What was it really like to be Richard Nixon? Evan Thomas tackles this fascinating question by peeling back the layers of a man driven by a poignant mix of optimism and fear. The result is both insightful history and an astonishingly compelling psychological portrait of an anxious introvert who struggled to be a transformative statesman.
Six close friends shaped the role their country would play in the dangerous years following World War II. They were the original best and brightest, whose towering intellects, outsize personalities, and dramatic actions would bring order to the postwar chaos, and whose strong response to Soviet expansionism would leave a legacy that dominates American policy to this day. In April 1945, they converged to advise an untutored new president, Harry Truman.
Upon assuming the presidency in 1953, Dwight Eisenhower came to be seen by many as a doddering lightweight. Yet behind the bland smile and apparent simplemindedness was a brilliant, intellectual tactician. As Evan Thomas reveals in his provocative examination of Ike's White House years, Eisenhower was a master of calculated duplicity. As with his bridge and poker games he was eventually forced to stop playing, Ike could be patient and ruthless in the con, and generous and expedient in his partnerships.
"Made Eisenhower come alive in a personal way"
Traditionally, Robert F. Kennedy has been viewed as either the "Good Bobby", who saw wrong and tried to right it, or the "Bad Bobby" of countless conspiracy theories. Evan Thomas' achievement is to realize RFK as a human being, to bring to life an extraordinarily complex man who was at once kind and cruel, devious and honest, fearful and brave. The portrait that emerges is unvarnished but sympathetic, packed with new details about Kennedy's early life and his behind-the-scenes machinations.
John Paul Jones is more than a great sea story. Jones is a character for the ages. John Adams called him the "most ambitious and intriguing officer in the American Navy." The renewed interest in the Founding Fathers reminds us of the great men who made this country, but John Paul Jones teaches us that it took fighters as well as thinkers, men driven by dreams of personal glory as well as high-minded principle to break free of the past and start a new world. Jones' spirit was classically American.
"Swashbuckler or Saviour"
The book focuses on four naval commanders, two American, two Japanese, whose lives collided at the Battle of Leyte Gulf in October 1944 - a clash involving more ships (almost 300), more men (nearly 200,000) and covering a larger area (more than 100 thousand square miles, roughly the size of the British Isles) than any naval battle in recorded history.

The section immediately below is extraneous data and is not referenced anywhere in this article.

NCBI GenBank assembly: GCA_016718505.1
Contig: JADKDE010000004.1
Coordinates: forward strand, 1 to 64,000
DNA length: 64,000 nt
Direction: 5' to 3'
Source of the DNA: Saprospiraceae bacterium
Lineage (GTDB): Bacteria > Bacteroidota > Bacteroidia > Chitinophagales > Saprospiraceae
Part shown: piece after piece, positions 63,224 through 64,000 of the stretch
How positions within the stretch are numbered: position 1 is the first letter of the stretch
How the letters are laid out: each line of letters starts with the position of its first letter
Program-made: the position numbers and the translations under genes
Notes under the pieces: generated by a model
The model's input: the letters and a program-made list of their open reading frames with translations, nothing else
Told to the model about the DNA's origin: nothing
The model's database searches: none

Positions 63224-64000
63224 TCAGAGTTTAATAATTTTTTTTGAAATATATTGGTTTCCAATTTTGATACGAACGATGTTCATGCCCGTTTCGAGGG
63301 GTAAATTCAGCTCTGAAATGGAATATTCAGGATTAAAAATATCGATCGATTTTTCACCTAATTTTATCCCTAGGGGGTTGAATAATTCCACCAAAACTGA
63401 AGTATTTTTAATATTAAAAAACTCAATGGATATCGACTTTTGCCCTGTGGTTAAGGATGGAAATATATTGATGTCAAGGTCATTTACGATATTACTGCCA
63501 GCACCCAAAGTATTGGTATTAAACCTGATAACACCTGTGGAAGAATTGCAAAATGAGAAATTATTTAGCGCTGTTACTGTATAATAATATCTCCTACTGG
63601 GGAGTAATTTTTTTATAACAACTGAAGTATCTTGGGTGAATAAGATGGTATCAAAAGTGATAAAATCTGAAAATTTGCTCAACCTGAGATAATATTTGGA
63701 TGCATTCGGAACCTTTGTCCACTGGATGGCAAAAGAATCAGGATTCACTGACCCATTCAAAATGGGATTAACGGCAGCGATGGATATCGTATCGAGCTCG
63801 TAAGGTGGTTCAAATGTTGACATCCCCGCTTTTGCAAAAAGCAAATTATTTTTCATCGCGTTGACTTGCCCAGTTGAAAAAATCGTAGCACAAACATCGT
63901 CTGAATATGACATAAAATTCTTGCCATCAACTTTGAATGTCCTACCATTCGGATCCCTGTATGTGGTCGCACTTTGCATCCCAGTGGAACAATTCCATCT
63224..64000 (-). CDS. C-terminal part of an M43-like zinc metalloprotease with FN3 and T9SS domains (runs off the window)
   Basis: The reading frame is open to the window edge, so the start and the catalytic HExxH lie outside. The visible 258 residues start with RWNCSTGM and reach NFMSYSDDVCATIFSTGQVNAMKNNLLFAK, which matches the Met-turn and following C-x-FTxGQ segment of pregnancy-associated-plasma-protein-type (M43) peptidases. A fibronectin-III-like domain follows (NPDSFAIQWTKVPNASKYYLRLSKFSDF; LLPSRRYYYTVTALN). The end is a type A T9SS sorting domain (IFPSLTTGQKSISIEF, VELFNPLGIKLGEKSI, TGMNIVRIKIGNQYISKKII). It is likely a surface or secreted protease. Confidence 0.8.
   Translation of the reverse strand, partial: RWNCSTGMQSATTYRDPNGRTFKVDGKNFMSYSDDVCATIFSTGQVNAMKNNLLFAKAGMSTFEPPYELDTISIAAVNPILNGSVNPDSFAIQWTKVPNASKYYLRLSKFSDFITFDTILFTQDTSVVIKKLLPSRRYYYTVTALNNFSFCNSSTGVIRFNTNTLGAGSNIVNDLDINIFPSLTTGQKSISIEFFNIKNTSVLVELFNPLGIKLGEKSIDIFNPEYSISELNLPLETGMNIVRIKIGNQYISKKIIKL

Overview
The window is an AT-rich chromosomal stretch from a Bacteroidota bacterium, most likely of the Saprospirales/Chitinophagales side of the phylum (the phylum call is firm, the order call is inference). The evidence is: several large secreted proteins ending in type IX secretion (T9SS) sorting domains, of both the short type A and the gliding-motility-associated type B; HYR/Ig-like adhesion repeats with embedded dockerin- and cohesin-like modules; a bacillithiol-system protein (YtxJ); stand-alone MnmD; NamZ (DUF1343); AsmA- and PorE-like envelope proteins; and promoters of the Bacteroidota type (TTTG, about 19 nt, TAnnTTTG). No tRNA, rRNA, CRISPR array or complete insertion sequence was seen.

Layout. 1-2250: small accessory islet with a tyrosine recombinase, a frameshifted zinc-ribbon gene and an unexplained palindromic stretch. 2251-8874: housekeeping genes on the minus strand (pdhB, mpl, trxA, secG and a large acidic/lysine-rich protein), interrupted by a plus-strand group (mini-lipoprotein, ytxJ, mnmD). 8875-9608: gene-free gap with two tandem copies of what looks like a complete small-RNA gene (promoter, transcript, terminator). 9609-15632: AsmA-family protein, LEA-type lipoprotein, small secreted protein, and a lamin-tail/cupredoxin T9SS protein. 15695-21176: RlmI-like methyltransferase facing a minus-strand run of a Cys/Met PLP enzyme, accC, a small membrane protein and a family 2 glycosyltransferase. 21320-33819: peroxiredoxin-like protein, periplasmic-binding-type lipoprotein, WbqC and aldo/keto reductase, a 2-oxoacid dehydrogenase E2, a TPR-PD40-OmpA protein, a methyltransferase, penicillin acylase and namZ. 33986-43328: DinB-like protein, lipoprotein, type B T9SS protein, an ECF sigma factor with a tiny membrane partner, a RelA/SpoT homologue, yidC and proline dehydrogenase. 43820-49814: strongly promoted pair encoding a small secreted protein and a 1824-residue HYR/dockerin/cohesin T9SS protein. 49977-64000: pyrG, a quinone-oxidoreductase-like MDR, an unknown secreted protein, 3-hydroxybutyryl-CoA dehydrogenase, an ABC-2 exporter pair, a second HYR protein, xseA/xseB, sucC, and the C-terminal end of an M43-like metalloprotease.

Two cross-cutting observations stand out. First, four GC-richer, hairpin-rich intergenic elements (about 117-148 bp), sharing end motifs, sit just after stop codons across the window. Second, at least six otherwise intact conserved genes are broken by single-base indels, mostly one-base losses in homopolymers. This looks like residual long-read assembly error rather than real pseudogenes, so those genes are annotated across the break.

On February 15, 1898, the USS Maine exploded in Havana Harbor. Although there was no evidence that the Spanish were responsible, yellow newspapers such as William Randolph Hearst's New York Journal whipped Americans into frenzy by claiming that Spain's "secret infernal machine" had destroyed the battleship. Soon after, the blandly handsome and easily influenced President McKinley declared war, sending troops not only to Cuba but also to the Philippines.
"A Rather Poor History"
Though battered and bruised after nearly four years in office, Barack Obama remains the most competitive player on the field in American politics today. In Obama's Last Stand, Politico White House correspondent Glenn Thrush chronicles the efforts of the president and his team to secure a second term in the face of a determined opposition, unfavorable economic headwinds, and a series of missteps by his own team. This is a revealing portrait of the president at the most precarious moment in his political life.
Two of America’s most perceptive political reporters join forces for an unprecedented behind-the-scenes look at the race for the White House in POLITICO’s Playbook 2012, a series of four instant digital books on the 2012 presidential election. The second edition, Inside the Circus, pulls back the curtain on the pursuit of the Republican nomination, as operatives jockey for position and strategists vie to fashion a message that can win over all factions of the fractious GOP.
"Insights into the 2012 election"
The Right Fights Back, follows the campaign for the 2012 Republican presidential nomination, which promises to be one of the most hotly contested and closely fought in recent memory, as establishment Republicans, Tea Party favorites, and dark horse insurgents vie to take on President Obama in the November election. From the role of Super PACS and conservative interest groups to the clashes of personality and policy that will define the race to capture the GOP nomination, this is a history-as-it-happens account of the resurgent American right at the crossroads.
"Great Snapshot on Where Things Stand"
In A Long Time Coming, a compelling narrative by Evan Thomas, Newsweek shares the inside stories from one of the most exciting elections in recent history, illuminating the personalities and events that influenced the outcome, and taking stock of the key players and key issues for the new administration.
"Forthcoming - Without Bias - Measured"